By: Gennine Kelly
Web Producer, CNBC
The dollar “is going up against everything right now” for a number of reasons, said Rogers. One may be that everybody is panicking “and for some reason they’re rushing into the U.S. dollar.”
“The U.S. dollar is not a safe haven, if you ask me, but I do own it,” he added.
Also, Rogers noted he would own the U.S. dollar, or the Swiss Franc, or agriculture. “Agriculture prices [are] getting banged right now. I am kind of planning on buying Swiss francs, more dollars and agriculture.”
In addition, he weighed in on China’s economy, saying, “They’re doing their best to cool things off … I expect them to continue to do it, and that is causing more slowdown around the world.”
But “the major problems are coming from the west,” Roger stressed. “They are coming from Europe and the [United States]. We are much worse off than we were in 2008 because the debt has gone through the roof.”
“At least in 2008 there was the possibility that the governments could bail us out. Now, of course, the governments have gotten deep, deep, deep into debt themselves,” he added. “Everybody is in much worse shape.”
Plus, there are all sorts of trade tensions and currency tension developing, Rogers went on to say. “Brazilis sort of ignited a trade war [by putting a 30 percent import tariff on China and Korea ]. And right now China is trying to get the Europeans to let them open up the trade with China more. The Europeans are saying no, so China is saying, ‘No, we won’t bail you out.'”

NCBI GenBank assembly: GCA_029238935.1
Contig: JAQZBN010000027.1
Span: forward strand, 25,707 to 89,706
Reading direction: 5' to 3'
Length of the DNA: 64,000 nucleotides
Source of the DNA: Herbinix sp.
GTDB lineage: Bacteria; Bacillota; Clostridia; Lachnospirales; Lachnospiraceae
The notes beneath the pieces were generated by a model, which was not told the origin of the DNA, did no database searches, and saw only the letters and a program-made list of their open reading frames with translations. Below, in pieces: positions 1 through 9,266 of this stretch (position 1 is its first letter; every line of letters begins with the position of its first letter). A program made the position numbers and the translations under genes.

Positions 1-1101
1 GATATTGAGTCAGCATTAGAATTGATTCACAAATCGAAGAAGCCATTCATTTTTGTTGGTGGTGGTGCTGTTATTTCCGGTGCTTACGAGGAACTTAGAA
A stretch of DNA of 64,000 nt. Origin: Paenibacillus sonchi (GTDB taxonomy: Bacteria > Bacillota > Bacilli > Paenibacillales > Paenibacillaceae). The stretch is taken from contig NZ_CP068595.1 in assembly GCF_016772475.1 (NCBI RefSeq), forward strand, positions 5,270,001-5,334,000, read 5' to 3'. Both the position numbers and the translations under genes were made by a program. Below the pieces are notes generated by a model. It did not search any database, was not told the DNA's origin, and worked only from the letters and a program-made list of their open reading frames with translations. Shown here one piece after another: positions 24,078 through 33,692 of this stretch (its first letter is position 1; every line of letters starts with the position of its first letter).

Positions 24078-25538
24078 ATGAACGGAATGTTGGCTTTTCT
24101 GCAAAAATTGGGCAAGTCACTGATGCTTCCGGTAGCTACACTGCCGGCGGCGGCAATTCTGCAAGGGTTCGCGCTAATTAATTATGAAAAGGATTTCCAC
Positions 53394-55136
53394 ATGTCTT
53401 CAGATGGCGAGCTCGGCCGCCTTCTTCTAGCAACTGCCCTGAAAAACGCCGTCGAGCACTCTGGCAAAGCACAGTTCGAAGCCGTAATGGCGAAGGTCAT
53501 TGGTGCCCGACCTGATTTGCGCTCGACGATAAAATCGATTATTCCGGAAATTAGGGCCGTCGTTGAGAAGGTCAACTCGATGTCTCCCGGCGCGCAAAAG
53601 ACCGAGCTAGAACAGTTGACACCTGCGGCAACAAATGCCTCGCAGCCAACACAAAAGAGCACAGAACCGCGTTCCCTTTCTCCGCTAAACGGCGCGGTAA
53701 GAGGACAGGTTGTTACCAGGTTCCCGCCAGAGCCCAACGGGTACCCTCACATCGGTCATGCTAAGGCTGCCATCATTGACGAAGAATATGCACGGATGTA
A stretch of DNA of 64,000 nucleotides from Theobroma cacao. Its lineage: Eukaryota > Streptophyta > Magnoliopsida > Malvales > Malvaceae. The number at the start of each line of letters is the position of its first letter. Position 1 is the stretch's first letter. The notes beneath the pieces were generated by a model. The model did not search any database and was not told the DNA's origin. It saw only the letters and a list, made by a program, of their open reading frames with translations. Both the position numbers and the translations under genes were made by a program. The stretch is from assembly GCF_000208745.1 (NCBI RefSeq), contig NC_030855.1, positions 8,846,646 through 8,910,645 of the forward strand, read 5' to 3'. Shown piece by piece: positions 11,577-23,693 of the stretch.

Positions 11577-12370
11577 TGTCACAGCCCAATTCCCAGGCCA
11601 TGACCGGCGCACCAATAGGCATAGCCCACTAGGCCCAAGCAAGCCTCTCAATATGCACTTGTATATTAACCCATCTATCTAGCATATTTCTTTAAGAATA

“I hope the trade war doesn’t break out” because throughout history when it does it has “caused depressions,” Rogers added. “You saw what happened in the 1930s. It led to depression and it also led to war. So I hope it can be contained.”
Stocks plunged Thursday, fueled by ongoing global economic jitters in addition to a gloomy outlook from the Federal Reserve.
The Federal Reserve announced it would launch a new $400 billion program in a move to rebalance its $2.87 trillion portfolio — a version of the widely expected Operation Twist—by selling shorter-term notes and using those funds to purchase longer-dated Treasurys.
Ben Bernanke’s idea that low-interest rates are good, “is killing the people who save and invest, and that’s really hurting a very, very large part of the population,” concluded Rogers.